The model will demonstrate that it is a combination of practices that drive significant improvements in the success rates of projects. Dut some beha+iours are more important than others # and the good news is that C; businesses are already doing a lot of the right things. The table below shows the percentage of respondents already demonstrating the behaviours and practices that are critical to success. The practices that have the most tangible impact on success are marked with stars. %hart 2 ? Percentage of respondents who demonstrate 'ey success factors
-ultiple approaches Cross- unctional steering 1usiness "ide prioritisation .nr .ponsors %lign "ith &usiness strategy .hared goals ;ighly communicati#e .tructured approach ;igh colla&oration ;a#e a +:ser dri#es re@uirements 4le3i&le re@uirement 1aseline 0.0 20.0 1$.1 2'.* !4.* !'.4 !'.4 46.6 4*.' 04.2 04.0 00.0 66.2 $0.2 100.0

+ercentage o respondents
40.0 60.0

'0.0

100.0

120.0

0ey $inding

&n M +65*

.ome actors ha#e a largerE clearer in luence on the likely success o a pro,ect. The top our actors areD creating a highly colla&orati#e en#ironment ha#ing a structured approach aligning pro,ects "ith &usiness strategy &usiness "ide prioritisation o resource.

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20

: model for successful Web Project Management


The quantitative study enabled data relating to over +99 companies to be mapped onto a maturity model# to establish whether these key behaviours were truly predictive of success. 1ach success factor was input according to how widespread its practice is i.e. the most commonly followed behaviours first# with the least common and arguably more sophisticated practices at the end of the model# as illustrated in the table above.

Mature organisations are more successful


Dy looking at a combination of which key success factors had been adopted by a company# and the perception of success they had achieved against the following criteria# we were able to demonstrate a clear lin' between the adoption of best practice &via the critical success factors* and the increased success of a project . $ow would you rate the success of your projects on the following criteriaG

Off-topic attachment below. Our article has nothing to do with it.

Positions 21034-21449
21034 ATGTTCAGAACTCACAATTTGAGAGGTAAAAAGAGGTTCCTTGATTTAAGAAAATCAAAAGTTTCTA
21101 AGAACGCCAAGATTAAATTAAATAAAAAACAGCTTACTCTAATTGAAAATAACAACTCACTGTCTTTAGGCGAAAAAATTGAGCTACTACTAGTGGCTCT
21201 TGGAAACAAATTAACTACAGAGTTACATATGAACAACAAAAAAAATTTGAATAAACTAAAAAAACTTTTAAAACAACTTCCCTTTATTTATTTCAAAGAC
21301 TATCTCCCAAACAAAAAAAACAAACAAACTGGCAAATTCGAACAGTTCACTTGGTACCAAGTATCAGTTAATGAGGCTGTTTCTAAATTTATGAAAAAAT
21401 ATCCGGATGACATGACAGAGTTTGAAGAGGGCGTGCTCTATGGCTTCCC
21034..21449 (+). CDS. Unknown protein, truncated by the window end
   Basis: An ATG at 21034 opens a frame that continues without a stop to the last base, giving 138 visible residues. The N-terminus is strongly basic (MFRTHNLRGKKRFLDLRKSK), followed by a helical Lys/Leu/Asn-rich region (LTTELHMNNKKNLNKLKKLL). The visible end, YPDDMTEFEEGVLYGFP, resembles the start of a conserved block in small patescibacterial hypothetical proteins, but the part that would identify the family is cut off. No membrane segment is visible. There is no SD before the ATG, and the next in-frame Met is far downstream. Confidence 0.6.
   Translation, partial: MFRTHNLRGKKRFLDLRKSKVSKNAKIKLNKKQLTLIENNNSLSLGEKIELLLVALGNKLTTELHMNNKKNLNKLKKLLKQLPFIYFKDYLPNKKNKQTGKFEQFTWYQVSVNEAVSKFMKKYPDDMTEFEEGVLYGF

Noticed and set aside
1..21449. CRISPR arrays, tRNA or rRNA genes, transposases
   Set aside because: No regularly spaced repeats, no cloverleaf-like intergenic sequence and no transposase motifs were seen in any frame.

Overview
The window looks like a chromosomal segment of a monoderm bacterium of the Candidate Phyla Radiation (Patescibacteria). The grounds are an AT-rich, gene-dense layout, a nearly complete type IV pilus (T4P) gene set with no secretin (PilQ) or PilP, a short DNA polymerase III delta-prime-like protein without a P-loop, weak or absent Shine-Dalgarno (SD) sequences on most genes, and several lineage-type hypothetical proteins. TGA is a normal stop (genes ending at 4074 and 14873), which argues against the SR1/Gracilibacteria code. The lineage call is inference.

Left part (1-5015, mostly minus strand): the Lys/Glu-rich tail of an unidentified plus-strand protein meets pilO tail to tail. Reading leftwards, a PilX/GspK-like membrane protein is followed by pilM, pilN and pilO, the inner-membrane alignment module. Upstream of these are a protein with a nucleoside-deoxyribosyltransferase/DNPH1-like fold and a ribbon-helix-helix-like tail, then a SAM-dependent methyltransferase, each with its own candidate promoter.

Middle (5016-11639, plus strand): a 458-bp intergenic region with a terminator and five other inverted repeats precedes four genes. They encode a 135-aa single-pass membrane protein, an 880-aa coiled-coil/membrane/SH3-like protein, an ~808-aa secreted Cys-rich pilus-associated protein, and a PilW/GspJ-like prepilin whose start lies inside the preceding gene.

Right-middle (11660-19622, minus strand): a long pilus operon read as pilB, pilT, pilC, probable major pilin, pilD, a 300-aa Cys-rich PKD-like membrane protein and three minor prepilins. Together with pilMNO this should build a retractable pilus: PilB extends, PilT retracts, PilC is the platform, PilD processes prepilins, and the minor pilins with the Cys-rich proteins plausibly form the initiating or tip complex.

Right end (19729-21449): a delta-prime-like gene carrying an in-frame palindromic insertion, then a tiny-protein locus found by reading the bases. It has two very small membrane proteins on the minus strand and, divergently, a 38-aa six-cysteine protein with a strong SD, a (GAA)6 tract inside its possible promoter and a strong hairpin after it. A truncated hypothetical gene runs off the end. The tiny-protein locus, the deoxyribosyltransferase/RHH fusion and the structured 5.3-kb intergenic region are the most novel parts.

<e#er %chie#es goals -eets deadlines -eets &udget Customer satis action 8n#ol#ement o the end user Em&races le3i&ility during de#elopment ?eli#ers R68 .ometimes %l"ays

Without doubt some elements of the model are more significant than others in driving success# but no single attribute guarantees success on its own. The model represents# at a high level# an ideal blend of company culture# organisational structure# skills and practices. The most successful organisations do all or many of these things. The following charts show how different facets of the model impact some of the success criteria.

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Score out o$ 3 2.1 2.2 2.! 2.4 2.0 2.6 2.40 2.00 2.60 2.$0 2.'0 2.4 2.0 2.6 2.$ 2.' 2.* 2

Score out o$ 3

1.* 1aseline 4le3i&le re@uirements Customer at re@uirements gathering

1aseline

4le3i&le re@uirements

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;a#e a +Colla&oration .tructured approach

Customer at re@uirements gathering

;a#e a +-

Colla&oration

.tructured approach

&do#tion o$ Model

&do#tion o$ Model

Communicati#e

Communicati#e

.hared goals

.hared goals

%lign "ith &us strategy

%lign "ith &us strategy

%hart 1 - They are more li'ely to meet deadlines

.nr .ponsors

.nr .ponsors

1usiness "ide prioritisation

1usiness "ide prioritisation

%hart 0 - %ompanies further up the model A more li'ely to achie+e their goals)

&n M +65*

&n M +65*

Cross unctional steering

Cross unctional steering

22

%hart 3 - They are better at staying within budget


2.$ 2.60 2.6 2.00 2.0 Score out o$ 3 2.40 2.4 2.!0 2.! 2.20 2.2 2.10 Customer at re@uirements gathering %lign "ith &us strategy ;a#e a +Colla&oration .tructured approach 1usiness "ide prioritisation .hared goals .nr .ponsors 1aseline 4le3i&le re@uirements Cross unctional steering Communicati#e

&do#tion o$ Model

&n M +65*

%hart 5 - They are better at dealing with change in the project)


2.$0 2.$ 2.60 2.6 Score out o$ 3 2.00 2.0 2.40 2.4 2.!0 2.! 2.20 1aseline

&do#tion o$ Model

Customer at re@uirements gathering

%lign "ith &us strategy

4le3i&le re@uirements

.tructured approach

1usiness "ide prioritisation

&n M +65* $ey finding 0ts possible to apply a model that is predictive of success. .espondents at the top of the model scored themselves as 74.63) successful# versus the average which was ,7.,+).

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Cross unctional steering

Colla&oration

.hared goals

Communicati#e

.nr .ponsors

;a#e a +-

2!

The model applied


iscussions with client and agency organisations suggested that there are three main categories to describe an organisations maturity in delivering web projects. The survey data enabled the siNe of these groups to be quantified. %hart ? #hows where the biggest impro+ements in success occur and the location of the three main groupings in terms of their adoption of the model
Early Ex#erimenter 835
120.0

rustrated 6isionaries 14.25

Slic1 .ro$essionals 2.85

8n#ol#es end user %chie#es goals

-eets deadlines

100.0

ts

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'0.0

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60.0

40.0

?eli#ers R68
&do#tion o$ model

20.0

0.0

&nM+65*